The Consecration of St. Elias

It will surprise no one when we say that we tend to be more interested in matters—both liturgical and ecclesiastical—touching upon the Latin Rite. And like many Latin Rite Catholics, we simply do not have a lot of experience with the Eastern Churches. Nevertheless, we are acquainted with many sharp young Catholics who feel very much at home in the Eastern Churches. It is easy to understand why they do when one sees the videos of the consecration of the Church of St. Elias the Prophet in Brampton, Ontario, Canada. The Ukrainian Catholic community there is very vibrant (as Eastern Catholic communities always seem to be), led by its longtime pastor, Fr. Roman Galadza. Some people we respect very much—including good and holy priests—think the world of Fr. Galadza and St. Elias. As you may know, St. Elias has had to rebuild its church after a fire. After two and a half years of work and prayer, the new church was consecrated last month. Patriarch Sviatoslav of Kiev presided over the ceremonies.

We urge you watch the videos—even the condensed, “highlights” version—to get a taste of the extraordinary event. Obviously, the dedication of any church is a special event, but the dedication of St. Elias seemed to us to be particularly special. We were told by someone with knowledge that Fr. Galadza made a conscious decision many years ago to require the congregation as a whole to be responsible for music, not merely a choir. And the fruits of that decision are amply on display in even the shorter video. But the musical competence was only one part of the overall impression of the liturgy there. On the whole, it reminds us of Thomas Merton’s description of the Mass he attended at the church of Corpus Christi in New York: “There was nothing new or revolutionary about it; only that everything was well done, not out of aestheticism or rubrical obsessiveness, but out of love for God and His truth. It would certainly be ingratitude of me if I did not remember the atmosphere of joy, light, and at least relative openness and spontaneity that filled Corpus Christi at solemn High Mass.” (Emphasis supplied.)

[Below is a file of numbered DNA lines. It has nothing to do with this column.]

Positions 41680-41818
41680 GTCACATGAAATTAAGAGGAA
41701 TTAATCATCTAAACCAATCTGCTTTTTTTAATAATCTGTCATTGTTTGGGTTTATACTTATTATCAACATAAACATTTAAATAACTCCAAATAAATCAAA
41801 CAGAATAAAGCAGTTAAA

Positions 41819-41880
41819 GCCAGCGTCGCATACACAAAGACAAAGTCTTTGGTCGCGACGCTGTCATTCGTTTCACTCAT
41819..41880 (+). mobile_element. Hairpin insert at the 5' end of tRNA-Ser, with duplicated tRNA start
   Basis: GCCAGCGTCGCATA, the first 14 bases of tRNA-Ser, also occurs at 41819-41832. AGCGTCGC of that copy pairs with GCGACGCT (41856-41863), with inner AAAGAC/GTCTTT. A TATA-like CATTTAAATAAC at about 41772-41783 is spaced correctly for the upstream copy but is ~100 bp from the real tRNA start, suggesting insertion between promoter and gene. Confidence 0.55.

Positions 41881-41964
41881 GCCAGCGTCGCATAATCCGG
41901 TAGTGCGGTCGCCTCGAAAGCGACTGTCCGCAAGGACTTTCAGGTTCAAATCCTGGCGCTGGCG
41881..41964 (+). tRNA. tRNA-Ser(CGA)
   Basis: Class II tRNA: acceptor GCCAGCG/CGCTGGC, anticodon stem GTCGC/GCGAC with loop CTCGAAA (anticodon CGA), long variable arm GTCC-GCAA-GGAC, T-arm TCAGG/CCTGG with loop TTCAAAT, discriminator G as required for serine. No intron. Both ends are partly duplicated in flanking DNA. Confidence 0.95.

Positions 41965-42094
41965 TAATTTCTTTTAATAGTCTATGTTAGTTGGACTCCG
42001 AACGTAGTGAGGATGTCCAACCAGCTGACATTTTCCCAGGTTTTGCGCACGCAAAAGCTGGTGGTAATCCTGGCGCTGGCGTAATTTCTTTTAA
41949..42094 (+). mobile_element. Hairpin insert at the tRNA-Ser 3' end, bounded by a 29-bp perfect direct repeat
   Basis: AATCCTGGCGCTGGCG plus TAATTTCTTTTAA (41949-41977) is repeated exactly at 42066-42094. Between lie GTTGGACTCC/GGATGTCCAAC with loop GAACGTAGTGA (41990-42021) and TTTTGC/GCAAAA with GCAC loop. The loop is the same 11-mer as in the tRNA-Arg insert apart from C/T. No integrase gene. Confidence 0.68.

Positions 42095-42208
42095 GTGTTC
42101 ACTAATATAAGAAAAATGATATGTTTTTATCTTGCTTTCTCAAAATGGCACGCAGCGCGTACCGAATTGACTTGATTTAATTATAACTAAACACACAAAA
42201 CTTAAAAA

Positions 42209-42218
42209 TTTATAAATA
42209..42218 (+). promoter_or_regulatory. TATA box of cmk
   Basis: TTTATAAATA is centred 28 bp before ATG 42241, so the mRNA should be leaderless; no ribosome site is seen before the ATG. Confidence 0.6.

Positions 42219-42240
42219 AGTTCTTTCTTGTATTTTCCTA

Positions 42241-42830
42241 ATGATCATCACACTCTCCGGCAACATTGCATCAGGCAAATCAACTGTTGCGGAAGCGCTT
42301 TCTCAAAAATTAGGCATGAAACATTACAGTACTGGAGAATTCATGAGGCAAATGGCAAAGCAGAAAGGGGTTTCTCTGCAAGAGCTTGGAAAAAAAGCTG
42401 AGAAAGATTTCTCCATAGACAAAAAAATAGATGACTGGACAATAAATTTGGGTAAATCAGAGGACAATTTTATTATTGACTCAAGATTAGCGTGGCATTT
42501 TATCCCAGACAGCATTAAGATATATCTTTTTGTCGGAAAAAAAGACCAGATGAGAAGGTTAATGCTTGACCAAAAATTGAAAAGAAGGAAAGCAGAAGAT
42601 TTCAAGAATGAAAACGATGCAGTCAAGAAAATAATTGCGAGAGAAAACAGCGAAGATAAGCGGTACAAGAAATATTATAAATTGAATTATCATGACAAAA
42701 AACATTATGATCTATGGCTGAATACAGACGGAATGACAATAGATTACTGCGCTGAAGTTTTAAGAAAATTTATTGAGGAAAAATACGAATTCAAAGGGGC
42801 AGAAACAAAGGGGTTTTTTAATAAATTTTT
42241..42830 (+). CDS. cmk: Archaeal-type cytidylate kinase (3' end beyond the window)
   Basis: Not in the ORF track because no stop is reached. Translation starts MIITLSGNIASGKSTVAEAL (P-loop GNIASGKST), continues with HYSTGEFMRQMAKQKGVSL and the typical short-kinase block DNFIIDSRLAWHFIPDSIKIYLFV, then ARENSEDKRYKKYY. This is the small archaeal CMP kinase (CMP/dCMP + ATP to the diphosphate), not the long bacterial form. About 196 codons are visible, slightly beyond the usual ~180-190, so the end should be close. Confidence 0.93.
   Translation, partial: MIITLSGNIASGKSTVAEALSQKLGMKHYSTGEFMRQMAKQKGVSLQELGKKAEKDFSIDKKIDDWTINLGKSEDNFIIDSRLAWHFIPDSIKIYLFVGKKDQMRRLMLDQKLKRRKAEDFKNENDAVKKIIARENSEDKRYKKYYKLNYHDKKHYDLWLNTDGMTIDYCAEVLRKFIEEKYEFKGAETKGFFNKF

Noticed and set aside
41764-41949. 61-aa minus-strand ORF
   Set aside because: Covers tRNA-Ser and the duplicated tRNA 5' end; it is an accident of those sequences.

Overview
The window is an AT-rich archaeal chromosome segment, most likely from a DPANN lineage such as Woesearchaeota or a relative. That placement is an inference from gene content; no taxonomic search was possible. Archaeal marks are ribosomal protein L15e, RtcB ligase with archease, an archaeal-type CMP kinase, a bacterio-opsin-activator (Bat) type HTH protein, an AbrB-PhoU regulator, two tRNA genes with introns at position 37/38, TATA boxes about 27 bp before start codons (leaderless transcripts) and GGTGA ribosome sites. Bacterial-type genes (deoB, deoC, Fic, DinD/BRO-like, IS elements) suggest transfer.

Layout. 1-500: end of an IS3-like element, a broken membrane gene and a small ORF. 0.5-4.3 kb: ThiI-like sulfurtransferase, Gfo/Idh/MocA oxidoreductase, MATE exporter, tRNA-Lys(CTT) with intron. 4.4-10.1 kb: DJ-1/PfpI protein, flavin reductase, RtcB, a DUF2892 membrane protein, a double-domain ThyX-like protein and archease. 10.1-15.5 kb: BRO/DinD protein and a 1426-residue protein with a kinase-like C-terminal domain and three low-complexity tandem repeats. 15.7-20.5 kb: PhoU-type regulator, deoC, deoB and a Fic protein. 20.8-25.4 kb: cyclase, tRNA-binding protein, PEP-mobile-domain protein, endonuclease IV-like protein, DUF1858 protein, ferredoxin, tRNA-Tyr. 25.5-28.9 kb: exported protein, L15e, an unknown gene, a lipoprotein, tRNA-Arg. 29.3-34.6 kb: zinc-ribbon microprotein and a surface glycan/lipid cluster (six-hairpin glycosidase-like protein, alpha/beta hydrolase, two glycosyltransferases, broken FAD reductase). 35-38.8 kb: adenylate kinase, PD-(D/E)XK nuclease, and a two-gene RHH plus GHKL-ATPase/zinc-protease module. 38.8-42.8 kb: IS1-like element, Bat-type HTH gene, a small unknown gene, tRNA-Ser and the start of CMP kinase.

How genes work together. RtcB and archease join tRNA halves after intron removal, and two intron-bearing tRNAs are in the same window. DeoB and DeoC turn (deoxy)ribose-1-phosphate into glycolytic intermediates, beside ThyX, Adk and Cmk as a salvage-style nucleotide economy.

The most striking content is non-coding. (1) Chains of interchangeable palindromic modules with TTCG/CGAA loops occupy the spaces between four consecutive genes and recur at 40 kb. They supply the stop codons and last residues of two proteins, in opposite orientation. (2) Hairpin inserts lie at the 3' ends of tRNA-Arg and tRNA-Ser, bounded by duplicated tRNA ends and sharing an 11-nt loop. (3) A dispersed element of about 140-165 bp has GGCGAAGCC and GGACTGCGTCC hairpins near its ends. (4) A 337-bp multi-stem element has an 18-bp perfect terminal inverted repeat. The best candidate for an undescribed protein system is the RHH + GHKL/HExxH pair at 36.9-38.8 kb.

If you do nothing else, watch Patriarch Sviatoslav’s homily, delivered (nearly simultaneously) in both English and Ukrainian—without notes. It is easy to understand, having seen him in action, why he is so hated by the partisans of the Moscow Patriarchate. As a friend of ours said about him: as he talks, one begins to want to follow him. He has the charisma of a true pastor. And, having read some interviews and other writings with him, it is clear that he takes seriously the apostolic duty of preserving and handing on the deposit of faith, to say nothing of his duty of preserving the liturgy and traditions of the Ukrainian Catholics, who have suffered much for the sake of the Faith. Even if one is a Latin-rite Catholic to one’s core, it is hard not to feel a little envious of the Ukrainian Catholics, having a patriarch like Sviatoslav at the head of their Church.

At any rate, do take some time and watch the consecration videos. They’re something special.